It is revealed that the written contract included a clause that wasn’t read out loud by Åström to Bani Auda, which says that the UNIIIC isn’t bound to provide these things unless Bani Auda’s testimony turns out to be true. The reporters say that since some of these details cannot be confirmed, this constitutes a loophole, but it isn’t clear that this is why the UNIIIC failed to deliver. When asked about this, Åström says in passing that he feels that Bani Auda didn’t deliver on his part of the contract, since he didn’t provide all the info he had promised. Günter Neifer is interviewed by phone, and says the contract was Åströms idea, but Swedish authorities apparently refused to provide protection/citizenship etc.
Some half-hearted efforts apparently continue after this point to help Bani Auda, but by February 2006 Mehlis and Åström both leave the UNIIIC, when Brammertz replaces Mehlis. Mehlis explains that this is because he had been informed that there were certain parties that wanted him dead, and that is why he left his post. Åström left with him (as mentioned above, they still work together).
When Åström leaves the mission, Bani Auda is provided with a new contact in the UNIIIC – British policeman who has now left the mission, but who still refuses to be identified to viewers, since he is fears for his life (apparently because of his work in the UNIIIC). He, too, fails to get someone to help Bani Auda, despite trying. Meanwhile, the Bani Auda testimony is (despite the clause in the contract banning this) handed over to the legal defense of the four generals, and then promptly leaked to the Lebanese press. Clips are shown from al-Manar, where Bani Auda’s name and picture is discussed. When interviewed by phone, the British policeman says that Bani Auda had been “horribly treated” by the UNIIIC and “could be killed”. The UNIIIC opinion is apparently that the contract between Åström and Bani Auda “isn’t worth the paper it was written on”.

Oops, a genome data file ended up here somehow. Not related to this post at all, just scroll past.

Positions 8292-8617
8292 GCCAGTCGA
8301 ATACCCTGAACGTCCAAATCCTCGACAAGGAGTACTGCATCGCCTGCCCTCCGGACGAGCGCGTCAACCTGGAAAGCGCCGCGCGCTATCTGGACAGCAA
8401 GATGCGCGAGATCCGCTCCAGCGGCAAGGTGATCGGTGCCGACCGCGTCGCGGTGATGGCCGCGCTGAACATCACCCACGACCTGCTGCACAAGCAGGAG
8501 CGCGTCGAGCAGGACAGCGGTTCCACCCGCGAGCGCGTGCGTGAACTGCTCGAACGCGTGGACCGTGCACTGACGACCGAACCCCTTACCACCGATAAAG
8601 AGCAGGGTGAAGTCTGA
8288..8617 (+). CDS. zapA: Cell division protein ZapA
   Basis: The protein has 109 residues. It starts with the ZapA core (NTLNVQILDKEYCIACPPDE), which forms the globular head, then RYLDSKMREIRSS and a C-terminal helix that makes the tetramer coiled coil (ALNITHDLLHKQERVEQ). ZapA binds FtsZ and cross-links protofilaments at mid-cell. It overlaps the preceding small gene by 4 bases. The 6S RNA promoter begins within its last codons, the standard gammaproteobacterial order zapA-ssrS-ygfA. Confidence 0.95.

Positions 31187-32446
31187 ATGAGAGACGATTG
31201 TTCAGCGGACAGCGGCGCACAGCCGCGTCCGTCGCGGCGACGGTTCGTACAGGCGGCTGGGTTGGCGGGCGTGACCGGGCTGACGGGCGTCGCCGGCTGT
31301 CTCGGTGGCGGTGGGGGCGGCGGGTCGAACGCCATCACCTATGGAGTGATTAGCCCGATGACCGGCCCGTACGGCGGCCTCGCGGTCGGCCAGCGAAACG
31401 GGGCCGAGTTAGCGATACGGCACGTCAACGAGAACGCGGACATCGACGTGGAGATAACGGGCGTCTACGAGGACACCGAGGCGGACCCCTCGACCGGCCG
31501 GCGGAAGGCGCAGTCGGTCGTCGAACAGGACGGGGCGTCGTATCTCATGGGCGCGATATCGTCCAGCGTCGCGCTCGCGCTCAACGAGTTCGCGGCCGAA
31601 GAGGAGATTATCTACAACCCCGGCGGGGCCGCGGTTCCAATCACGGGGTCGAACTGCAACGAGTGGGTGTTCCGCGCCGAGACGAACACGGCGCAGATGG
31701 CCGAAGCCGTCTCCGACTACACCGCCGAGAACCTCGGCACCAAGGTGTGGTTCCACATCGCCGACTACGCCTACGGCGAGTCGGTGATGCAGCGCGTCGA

Åström is asked about this, and says that Bani Auda’s “personal information has been out in the open for five years, and so far I haven’t heard anything other than that he’s alive and well.” He explains that he has changed his opinion about Bani Auda and now considers him a “full-blown mythomaniac”, but he remains convinced that Syria & the four generals were really behind the Hariri hit.
Bani Auda has still received no help from the UN. He has filed a complaint with Swedish police against Åström, for the threat to repatriate him to Israel, and provided his recorded phone calls as proof. The investigation was canceled almost immediately, without hearing either Bani Auda or Åström.
And that’s it. Just to be clear, I’m only describing what was said on the show. I don’t know what’s true or false, and I had nothing to do with its making.
Aron Lund is the author of Drömmen om Damaskus (Silc, 2010), a Swedish-language history of Syria and its opposition movements.